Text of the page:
Property owners in the Broadway Local Improvement District (“LID”) just east of Tacoma’s downtown core are reeling after receiving their shares of the cost to improve the area, most of which are many times what was estimated when the city first pitched the idea of forming the LID in 2008.

Many have appealed the methodology the city’s assessor used to determine the values conferred on the individual properties as a result of completion of sewer stubs, water mains, and street and other infrastructure improvements.

Many of the property owners don’t disagree with paying some of the assessed costs, but they are demanding that the City take another look at the way the assessor arrived at the values conferred on their individual properties. Some have compared the city’s methodology to the one used by Sound Transit to assess car tabs earlier this year.

Broadway LID intended to tackle aesthetic and infrastructure issues

Cities have the authority under RCW 35.43 to create special assessment districts to spread the cost of local infrastructure improvements over the property owners who stand to benefit the most from them.

Any particular property owner is assessed his or her share based on the fair market value of his or her property before and after the local improvement. A property owner cannot be assessed an amount in excess of the special benefit that the improvements conferred on the property. Properties not benefited cannot be assessed at all.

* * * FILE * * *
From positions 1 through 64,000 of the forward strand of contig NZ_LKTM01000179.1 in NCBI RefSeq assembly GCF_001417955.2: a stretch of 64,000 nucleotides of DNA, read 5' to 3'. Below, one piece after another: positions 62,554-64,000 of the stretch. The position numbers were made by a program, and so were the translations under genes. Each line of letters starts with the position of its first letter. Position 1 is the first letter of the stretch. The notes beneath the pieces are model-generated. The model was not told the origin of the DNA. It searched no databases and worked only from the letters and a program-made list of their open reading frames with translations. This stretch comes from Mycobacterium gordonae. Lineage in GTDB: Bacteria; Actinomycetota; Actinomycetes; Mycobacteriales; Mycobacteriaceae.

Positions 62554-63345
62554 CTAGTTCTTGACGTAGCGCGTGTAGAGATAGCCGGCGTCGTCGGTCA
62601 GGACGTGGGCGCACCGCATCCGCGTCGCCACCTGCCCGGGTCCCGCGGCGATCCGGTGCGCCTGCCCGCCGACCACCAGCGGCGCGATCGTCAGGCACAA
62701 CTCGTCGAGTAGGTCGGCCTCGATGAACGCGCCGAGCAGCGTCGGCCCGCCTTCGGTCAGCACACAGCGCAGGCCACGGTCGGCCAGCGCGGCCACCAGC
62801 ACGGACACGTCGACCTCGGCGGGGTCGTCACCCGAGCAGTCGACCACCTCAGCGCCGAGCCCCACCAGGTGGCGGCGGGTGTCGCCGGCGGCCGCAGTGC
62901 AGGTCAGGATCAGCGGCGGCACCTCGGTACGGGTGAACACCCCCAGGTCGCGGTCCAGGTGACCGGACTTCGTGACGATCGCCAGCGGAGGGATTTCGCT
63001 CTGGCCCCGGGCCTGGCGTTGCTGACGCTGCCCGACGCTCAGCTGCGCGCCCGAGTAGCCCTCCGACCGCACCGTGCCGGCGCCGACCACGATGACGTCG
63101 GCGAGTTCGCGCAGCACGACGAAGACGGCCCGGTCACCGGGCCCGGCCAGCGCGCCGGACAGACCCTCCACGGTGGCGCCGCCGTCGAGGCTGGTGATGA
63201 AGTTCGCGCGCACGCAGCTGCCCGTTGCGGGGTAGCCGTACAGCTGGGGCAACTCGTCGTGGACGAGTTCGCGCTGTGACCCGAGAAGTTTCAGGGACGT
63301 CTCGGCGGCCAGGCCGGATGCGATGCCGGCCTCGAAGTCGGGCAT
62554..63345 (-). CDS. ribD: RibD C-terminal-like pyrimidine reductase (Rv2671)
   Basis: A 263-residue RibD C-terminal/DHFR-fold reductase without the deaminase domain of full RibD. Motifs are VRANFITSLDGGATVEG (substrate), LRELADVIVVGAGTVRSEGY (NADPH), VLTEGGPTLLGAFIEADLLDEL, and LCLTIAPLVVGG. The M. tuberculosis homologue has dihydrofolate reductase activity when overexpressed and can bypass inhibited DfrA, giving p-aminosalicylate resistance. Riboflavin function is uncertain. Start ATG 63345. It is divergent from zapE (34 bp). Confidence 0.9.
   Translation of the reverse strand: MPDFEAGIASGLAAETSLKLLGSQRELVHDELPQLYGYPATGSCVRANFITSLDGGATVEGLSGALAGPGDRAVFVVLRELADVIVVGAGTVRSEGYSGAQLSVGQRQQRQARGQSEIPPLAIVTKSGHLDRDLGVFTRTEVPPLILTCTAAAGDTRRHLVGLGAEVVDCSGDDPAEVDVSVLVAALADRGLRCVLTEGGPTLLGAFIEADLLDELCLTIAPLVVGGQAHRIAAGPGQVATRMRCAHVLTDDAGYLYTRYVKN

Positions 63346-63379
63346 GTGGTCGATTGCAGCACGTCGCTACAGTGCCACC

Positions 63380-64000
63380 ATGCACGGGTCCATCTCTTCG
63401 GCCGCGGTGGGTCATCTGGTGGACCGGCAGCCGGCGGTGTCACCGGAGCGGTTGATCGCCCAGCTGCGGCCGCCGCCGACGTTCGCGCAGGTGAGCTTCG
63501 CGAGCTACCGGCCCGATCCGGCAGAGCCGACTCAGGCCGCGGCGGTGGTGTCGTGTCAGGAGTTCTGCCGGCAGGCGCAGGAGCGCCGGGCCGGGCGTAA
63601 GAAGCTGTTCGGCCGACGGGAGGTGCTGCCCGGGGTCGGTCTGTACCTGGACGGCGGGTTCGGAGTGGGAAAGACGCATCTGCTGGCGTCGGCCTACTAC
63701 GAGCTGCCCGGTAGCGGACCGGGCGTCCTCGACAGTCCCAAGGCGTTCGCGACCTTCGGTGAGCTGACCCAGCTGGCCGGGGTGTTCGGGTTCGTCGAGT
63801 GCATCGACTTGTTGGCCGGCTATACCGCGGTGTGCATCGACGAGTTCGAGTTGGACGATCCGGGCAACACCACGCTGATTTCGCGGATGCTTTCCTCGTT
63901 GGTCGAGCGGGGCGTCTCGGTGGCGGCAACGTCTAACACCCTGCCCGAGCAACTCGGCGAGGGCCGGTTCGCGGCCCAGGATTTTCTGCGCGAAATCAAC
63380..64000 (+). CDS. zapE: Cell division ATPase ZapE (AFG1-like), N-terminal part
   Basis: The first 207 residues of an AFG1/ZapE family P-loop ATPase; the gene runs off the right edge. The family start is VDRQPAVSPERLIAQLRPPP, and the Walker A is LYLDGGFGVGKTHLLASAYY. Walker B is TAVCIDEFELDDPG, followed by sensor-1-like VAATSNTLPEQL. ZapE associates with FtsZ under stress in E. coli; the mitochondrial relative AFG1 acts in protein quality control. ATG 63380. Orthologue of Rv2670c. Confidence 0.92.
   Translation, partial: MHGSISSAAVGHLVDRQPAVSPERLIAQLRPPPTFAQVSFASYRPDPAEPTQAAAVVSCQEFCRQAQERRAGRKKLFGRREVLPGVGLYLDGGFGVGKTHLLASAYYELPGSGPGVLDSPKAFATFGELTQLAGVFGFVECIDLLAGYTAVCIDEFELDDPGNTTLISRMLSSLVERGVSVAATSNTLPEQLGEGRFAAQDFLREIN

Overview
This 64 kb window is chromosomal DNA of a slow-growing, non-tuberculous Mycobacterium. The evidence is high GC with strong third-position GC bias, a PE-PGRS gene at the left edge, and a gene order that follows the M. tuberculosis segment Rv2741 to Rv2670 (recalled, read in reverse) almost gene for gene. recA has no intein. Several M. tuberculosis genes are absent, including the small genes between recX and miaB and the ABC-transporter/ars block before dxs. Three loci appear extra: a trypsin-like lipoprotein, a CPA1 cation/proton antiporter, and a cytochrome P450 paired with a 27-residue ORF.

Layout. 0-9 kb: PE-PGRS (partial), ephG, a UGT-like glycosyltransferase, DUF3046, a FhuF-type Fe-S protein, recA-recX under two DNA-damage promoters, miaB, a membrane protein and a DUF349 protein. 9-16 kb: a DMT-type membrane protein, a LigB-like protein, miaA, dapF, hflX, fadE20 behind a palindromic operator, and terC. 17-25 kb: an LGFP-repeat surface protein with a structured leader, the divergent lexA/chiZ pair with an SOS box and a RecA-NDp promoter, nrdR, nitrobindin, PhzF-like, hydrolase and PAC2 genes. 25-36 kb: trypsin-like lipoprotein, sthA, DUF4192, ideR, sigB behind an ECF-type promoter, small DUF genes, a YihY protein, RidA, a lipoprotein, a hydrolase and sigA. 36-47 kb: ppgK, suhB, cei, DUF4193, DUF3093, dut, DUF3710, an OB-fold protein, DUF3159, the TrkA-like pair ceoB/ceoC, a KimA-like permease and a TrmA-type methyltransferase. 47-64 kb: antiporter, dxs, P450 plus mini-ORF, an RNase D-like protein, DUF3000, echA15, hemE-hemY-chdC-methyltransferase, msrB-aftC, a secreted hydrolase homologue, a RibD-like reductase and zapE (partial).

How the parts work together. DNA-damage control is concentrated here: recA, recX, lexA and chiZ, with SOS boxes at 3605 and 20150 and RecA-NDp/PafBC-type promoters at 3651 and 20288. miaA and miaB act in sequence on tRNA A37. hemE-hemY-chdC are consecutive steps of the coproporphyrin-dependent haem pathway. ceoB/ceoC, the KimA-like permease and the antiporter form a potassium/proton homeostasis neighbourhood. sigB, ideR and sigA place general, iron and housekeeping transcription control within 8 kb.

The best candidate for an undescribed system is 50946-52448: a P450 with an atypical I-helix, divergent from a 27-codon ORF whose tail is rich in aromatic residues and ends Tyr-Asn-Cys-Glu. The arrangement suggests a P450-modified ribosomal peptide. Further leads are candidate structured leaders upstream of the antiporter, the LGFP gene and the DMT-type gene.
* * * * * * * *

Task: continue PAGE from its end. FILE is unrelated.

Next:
State law also provides a right of appeal for property owners who feel the benefit to their properties was incorrectly calculated, resulting in LID assessments that are too high.

The City formed the Broadway LID in 2008 to tackle aesthetic and infrastructure improvements that might attract businesses and residents to areas of town that were showing signs of age. At the time, property owners were told they would have to pay the city based on the increase in value to each individual property.

But then the process lagged, and property owners didn’t hear how much, exactly, they were on the hook for. Some of the property owners sold to new buyers. Those newcomers were told about the LID assessments, but nobody knew yet how much they would be.

Earlier this year, property owners finally received their LID assessments, many of which were a shock. So many property owners appealed the assessments that the process is stalled once again while the city sorts out the appeals.

Have questions? Contact me to set up a consultation. Call (206) 371-4720 or email erica@ericadoctorlaw.com